Gjerjaj entered the United States under the VWP in January 2005 using a fraudulent Italian passport bearing the name "Luciana Liberti."*fn2 Using the name Liberti, she signed the Form I-94W, which contains a clause required by statute acknowledging that by participating in the VWP, she waives any right to contest her removal, other than on a basis advanced by way of an asylum application. 8 U.S.C. § 1187(b)(2). The government has produced a copy of the signed I-94W, with the following clause appearing directly below Gjerjaj's signature:
WAIVER OF RIGHTS: I hereby waive any rights to review or appeal of an immigration officer's determination as to my admissibility, or to contest, other than on the basis of application for asylum, any action in deportation.
In March 2005, Gjerjaj filed an application for asylum, withholding of removal, and protection under the Convention Against Torture ("CAT"), alleging that her husband had been killed by socialists in Albania due to his involvement with the Democratic Party. As a VWP participant, she was referred to an immigration judge ("IJ") for her asylum-only proceedings. The IJ denied her application for relief, finding that she was credible but concluding that she was ineligible for asylum. In April 2009, the Board of Immigration Appeals ("BIA") dismissed Gjerjaj's appeal from that decision, agreeing with the IJ that she had not established eligibility. In December 2009, the Eleventh Circuit denied Gjerjaj's petition for review of the BIA's decision. See Gjergjaj v. U.S. Att'y Gen., 358 F. App'x 98 (11th Cir. 2009) (unpublished).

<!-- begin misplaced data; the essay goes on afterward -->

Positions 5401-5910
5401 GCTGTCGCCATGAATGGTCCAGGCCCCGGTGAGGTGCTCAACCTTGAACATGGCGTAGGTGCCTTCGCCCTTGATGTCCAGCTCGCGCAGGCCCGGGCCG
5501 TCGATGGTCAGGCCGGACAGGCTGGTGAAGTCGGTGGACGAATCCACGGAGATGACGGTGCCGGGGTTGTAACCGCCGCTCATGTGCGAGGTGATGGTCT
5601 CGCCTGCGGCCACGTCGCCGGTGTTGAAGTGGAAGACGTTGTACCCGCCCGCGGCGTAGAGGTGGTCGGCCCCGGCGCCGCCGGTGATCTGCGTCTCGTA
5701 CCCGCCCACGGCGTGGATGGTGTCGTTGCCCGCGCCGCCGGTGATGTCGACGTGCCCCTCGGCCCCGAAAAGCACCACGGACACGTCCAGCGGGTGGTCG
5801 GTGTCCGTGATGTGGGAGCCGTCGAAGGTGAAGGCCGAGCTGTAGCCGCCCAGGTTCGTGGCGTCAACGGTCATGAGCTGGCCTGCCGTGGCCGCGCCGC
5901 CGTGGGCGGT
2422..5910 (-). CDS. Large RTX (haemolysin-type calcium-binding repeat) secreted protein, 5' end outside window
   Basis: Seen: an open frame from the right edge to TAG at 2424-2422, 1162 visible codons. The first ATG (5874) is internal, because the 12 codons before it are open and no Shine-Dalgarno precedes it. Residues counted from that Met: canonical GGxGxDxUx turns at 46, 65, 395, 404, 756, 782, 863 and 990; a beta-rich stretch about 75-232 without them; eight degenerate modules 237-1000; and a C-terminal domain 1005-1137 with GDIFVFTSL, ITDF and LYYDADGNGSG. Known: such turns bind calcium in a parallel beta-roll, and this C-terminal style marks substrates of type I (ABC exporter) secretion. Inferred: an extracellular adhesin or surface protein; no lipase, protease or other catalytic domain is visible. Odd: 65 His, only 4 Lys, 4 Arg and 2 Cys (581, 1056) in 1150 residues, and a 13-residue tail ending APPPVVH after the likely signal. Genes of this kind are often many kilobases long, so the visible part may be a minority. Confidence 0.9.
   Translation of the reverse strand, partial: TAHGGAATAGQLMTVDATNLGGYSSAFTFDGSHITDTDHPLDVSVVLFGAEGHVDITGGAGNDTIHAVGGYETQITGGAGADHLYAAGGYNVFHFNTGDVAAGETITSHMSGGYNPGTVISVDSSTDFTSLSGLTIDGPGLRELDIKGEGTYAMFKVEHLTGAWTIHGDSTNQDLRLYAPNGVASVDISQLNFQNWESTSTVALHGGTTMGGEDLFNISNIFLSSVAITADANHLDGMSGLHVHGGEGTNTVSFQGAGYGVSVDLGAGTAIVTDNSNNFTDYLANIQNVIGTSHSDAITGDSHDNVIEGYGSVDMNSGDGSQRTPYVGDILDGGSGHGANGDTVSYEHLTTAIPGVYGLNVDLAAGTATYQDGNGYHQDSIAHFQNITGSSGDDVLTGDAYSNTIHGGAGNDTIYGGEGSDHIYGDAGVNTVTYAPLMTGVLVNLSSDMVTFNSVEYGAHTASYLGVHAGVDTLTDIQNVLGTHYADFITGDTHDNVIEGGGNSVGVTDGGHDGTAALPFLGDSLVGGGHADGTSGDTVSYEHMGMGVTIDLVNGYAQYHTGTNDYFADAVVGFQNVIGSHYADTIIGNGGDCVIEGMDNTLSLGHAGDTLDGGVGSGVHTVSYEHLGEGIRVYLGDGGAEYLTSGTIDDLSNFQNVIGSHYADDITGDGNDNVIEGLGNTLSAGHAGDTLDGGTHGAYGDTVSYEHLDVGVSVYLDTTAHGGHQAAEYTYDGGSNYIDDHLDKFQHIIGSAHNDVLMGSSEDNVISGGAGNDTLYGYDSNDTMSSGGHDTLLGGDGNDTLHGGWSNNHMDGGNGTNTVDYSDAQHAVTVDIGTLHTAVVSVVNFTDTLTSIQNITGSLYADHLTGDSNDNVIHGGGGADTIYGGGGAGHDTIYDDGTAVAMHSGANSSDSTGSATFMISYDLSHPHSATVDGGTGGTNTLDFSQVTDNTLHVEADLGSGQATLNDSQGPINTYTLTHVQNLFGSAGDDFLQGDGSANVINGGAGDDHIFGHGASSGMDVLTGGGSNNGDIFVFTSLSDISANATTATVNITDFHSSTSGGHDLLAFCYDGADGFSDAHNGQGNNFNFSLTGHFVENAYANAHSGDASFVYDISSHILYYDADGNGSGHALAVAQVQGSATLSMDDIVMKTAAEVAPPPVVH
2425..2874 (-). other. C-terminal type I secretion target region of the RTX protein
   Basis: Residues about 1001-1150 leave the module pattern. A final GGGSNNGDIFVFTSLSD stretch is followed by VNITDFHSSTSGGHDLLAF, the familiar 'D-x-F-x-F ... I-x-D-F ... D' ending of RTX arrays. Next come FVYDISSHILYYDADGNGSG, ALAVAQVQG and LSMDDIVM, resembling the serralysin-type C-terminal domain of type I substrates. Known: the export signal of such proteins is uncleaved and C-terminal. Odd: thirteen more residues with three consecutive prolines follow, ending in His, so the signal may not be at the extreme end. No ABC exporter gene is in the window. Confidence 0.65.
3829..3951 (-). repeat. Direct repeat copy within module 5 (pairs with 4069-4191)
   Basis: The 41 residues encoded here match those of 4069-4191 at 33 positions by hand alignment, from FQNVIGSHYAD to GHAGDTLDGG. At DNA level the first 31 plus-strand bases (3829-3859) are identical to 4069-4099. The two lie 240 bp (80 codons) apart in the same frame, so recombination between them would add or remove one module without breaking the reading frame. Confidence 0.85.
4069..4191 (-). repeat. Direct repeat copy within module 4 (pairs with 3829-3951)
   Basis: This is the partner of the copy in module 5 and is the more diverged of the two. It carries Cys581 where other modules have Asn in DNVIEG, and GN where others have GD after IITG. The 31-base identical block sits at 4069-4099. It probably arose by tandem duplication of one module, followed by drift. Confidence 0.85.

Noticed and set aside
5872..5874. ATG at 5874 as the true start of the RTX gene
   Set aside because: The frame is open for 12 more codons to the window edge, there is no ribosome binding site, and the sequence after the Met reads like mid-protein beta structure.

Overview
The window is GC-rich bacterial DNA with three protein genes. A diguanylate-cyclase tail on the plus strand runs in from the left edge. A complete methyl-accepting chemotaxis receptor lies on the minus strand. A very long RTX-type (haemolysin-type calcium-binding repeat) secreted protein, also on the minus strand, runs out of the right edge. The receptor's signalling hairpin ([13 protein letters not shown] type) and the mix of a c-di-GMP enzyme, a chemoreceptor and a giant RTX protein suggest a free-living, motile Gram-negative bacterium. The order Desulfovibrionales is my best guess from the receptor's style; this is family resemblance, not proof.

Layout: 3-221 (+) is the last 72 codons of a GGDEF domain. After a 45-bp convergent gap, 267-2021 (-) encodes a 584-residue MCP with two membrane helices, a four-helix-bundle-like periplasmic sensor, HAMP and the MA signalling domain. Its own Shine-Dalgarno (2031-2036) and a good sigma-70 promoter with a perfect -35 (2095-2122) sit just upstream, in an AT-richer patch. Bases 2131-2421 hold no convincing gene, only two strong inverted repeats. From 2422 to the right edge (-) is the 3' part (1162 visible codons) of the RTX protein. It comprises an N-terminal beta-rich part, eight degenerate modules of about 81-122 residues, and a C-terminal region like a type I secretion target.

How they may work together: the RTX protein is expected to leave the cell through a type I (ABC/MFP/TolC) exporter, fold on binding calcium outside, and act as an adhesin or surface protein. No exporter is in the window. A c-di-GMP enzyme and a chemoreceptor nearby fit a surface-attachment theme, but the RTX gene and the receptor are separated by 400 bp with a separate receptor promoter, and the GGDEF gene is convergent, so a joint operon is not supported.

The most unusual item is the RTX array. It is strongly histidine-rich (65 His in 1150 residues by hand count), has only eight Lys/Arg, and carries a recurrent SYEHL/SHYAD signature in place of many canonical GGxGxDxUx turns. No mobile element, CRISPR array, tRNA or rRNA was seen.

About four years after she had overstayed the initial 90-day period of authorized time a VWP participant may stay in this country, but before the completion of her asylum proceedings, in April 2009 Gjerjaj married a United States citizen who filed on her behalf an I-130 Petition for Alien Relative. About three months later, the petition was approved, and Gjerjaj applied for adjustment of status. Thereafter the U.S. Citizenship and Immigration Services ("USCIS") denied Gjerjaj's adjustment of status application based on its conclusion that aliens who enter under the VWP and who have been placed in asylum-only proceedings are ineligible to adjust their status even if an immediate relative petition has been approved. Gjerjaj filed a timely motion for reconsideration in December 2010. In January 2011, however, Gjerjaj was served with an order of removal issued by ICE. The removal order was issued on the ground that Gjerjaj had overstayed the period she was lawfully authorized to stay in this country and had waived any right to object to her removal, except in asylum-only proceedings, when she entered the United States through the VWP. After that removal order was issued, USCIS denied Gjerjaj's motion for reconsideration reasoning that Gjerjaj remained in the United States beyond the period of authorized stay for VWP participants and that she was subject to a final order of removal.
Gjerjaj argues that she is not bound by the terms of the VWP because she is not a citizen of one of the select countries whose citizens may enter under that program. Even if she is subject to its terms, she argues that she did not knowingly waive her rights to contest her removal. Finally, she argues that by filing an adjustment of status application, she is entitled to a hearing and decision on that application regardless of her removability. For that reason, she argues, the issuance of ICE's removal order that resulted in USCIS's denial of her application for adjustment of status violated her constitutional rights to due process and ...